Friday, November 23

Bika.. what?

Bikaner -- an alternative to Pushkar, on my way to Jaisalmer. There is a camel festival in Pushkar, making it difficult and quite expensive to get a place to stay. With prices going up five times the norm, I decided not to even bother and settled for visiting Bikaner instead.

It's a quiet place compared to the places I've been to thus far. There's not much in terms of sight seeing, I went to the Junagarh Fort and the Lalgarh palace. They pale in comparison to what I've seen so far, but it was something to do for the afternoon.

Right now I'm in a VERY dusty computer cafe finishing up all my updates and I can't wait to get back to the hotel. It's one of my cheapest stays and it's incredibly clean -- it even has fully functional western toilets. The restaurant at the hotel is supposed to be really good, the food up to this point has been delicious!

Junagarh fort:

The street my hotel is on:

Welcome to Rajasthan

Entering Rajasthan is like entering a different country. The people seem fierce and have a proud history. The landscape is mostly desert with imposing forts on every hill and palaces around every lake.

Like most who come to Rajasthan, my first stop was Jaipur. It's a busy city with a lot to see! I woke up early, met up Bhuwan and set out to see the Amber palace, just a few minutes outside of Jaipur. It's a beautiful palace overlooking a lake, built for concubines. Part of the taxi tour package included an elephant ride through the palace gate but a long line up of tourists suggested a two hour wait and I opted to go through the back entrance. Even in its run-down state it's impressive and one can't help wonder how it would have looked during its golden age.

Walking through the palace I met Pedro, a fellow from Portugal, running around and taking photos with the same enthusiasm and camera model as me and Tim and Christine, a couple from Australia who were eager to talk about Nikola Tesla. We were trying to figure out the easiest way to get up to the fort overlooking the palace and Tim and Pedro figured out a way through a palace window followed by a climb down one of the palace walls. It was like being in the game "Prince of Persia" and it made for a fun adventure -- making up for lackluster fort.

I returned to the city where I checked out various other sights such as the Hawa Mahal, the Jaipur City Palace and the Jantar Mantar. My driver also took me to the nearby Galtaji temple though instead of going to it I decided to hike up the hill to an abandoned and secluded fort. I had it all to myself and was also rewarded to a great view of the entire city.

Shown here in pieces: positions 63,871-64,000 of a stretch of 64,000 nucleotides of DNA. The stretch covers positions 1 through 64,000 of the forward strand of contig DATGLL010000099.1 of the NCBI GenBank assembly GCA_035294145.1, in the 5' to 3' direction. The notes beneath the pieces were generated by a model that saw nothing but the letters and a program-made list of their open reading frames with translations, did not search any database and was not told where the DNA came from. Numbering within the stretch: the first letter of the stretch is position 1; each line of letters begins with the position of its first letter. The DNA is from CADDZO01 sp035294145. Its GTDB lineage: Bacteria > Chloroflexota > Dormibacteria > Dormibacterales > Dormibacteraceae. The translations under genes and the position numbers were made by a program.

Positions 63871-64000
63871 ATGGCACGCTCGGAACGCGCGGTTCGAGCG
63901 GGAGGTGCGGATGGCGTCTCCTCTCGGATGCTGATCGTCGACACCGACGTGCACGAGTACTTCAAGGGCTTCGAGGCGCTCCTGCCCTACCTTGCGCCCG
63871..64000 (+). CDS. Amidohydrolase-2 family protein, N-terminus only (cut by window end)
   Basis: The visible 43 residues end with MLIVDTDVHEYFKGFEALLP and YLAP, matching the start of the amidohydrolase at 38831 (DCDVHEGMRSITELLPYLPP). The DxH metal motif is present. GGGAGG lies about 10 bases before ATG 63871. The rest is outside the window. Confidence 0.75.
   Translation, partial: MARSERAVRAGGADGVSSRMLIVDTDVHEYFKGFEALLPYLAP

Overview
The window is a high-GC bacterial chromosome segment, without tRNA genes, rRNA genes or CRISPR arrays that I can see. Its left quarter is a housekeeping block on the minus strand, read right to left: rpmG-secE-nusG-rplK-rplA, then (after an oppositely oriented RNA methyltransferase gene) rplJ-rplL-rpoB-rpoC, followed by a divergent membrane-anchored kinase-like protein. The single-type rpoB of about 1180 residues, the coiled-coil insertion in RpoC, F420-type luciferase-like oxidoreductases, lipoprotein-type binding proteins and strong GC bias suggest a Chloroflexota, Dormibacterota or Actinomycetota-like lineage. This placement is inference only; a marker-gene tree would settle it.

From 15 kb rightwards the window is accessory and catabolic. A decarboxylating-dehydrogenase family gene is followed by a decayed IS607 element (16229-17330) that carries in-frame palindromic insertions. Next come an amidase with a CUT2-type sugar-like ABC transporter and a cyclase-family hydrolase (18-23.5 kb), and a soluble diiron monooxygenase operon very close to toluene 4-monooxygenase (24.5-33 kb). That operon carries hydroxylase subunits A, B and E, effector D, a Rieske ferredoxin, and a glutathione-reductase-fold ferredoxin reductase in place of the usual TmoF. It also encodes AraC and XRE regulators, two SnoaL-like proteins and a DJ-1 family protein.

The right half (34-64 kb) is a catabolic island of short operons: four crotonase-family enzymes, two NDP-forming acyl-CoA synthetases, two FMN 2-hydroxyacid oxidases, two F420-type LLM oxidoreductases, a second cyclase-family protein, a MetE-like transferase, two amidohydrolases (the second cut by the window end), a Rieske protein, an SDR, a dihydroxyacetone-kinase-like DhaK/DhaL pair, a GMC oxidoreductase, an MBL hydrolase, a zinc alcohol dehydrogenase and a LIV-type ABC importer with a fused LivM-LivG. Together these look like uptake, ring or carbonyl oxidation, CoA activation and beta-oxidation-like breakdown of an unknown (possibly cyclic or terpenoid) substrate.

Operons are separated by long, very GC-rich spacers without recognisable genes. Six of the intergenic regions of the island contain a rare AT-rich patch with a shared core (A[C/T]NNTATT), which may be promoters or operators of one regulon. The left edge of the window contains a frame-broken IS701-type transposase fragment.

While checking out these sights I ran Nick and Maggie (who I met in Delhi) and we talked about meeting up later for chess -- I don't think Maggie was too keen on that idea. I also met up with Manu (from Agra) and walked around searching for an internet cafe. We didn't find one but we did end up having a great dinner at a nearby restaurant.

Couldn't ask for a better day!

The walls of Amber fort:

Amber palace:

Amber from the walls of the palace:

Camel riders inside the fort:

This is who the fort belongs to now:

Cow road block while hiking to abandoned fort:

The city of Jaipur as seen from abandoned fort:

Taj Mahal - it deserves it's own entry

Wow, it's impressive and quite inspiring. I spent all morning walking around and inside the Taj Mahal and its garden. The gates open at 6:00 am and I got there quarter to. They did not allow me to take my tripod inside and I was asked to check it in at the nearby lockers. On my way there I met one of the hundred Taj Mahal keepers who promised me the best Taj photos for 350 rupees (that's just under 10 USD). I told him if I can get an amazing shot, I'd be happy to give him the money. The photos were medicore, but he really tried his best to get me a good photo and took me to dozens of spots, even to a rooftop of his friends' place. After he invited me over to his place for tea, a tiny place where he lives with his wife, five sons and a daughter. I couldn't give him any less and I didn't feel ripped off.

Inside the gates of the Taj Mahal it's quite busy. Thousands of people and it's very difficult to get a photo without someone in it. I did my best waiting for people to get behind trees or pillars before taking the shot. It's really an amazing structure from all angles.

The reason it was built hits you as soon as you enter the tomb. It's beautiful inside and photos are not allowed. It's difficult to describe the emotions that hit you -- it's one of those things that everyone needs to experience for themselves.

(I hope these photos are not as crappy as they look on this ten year old computer, using Windows 98)

The classic shot:

From the side:

Inside one of the side structures: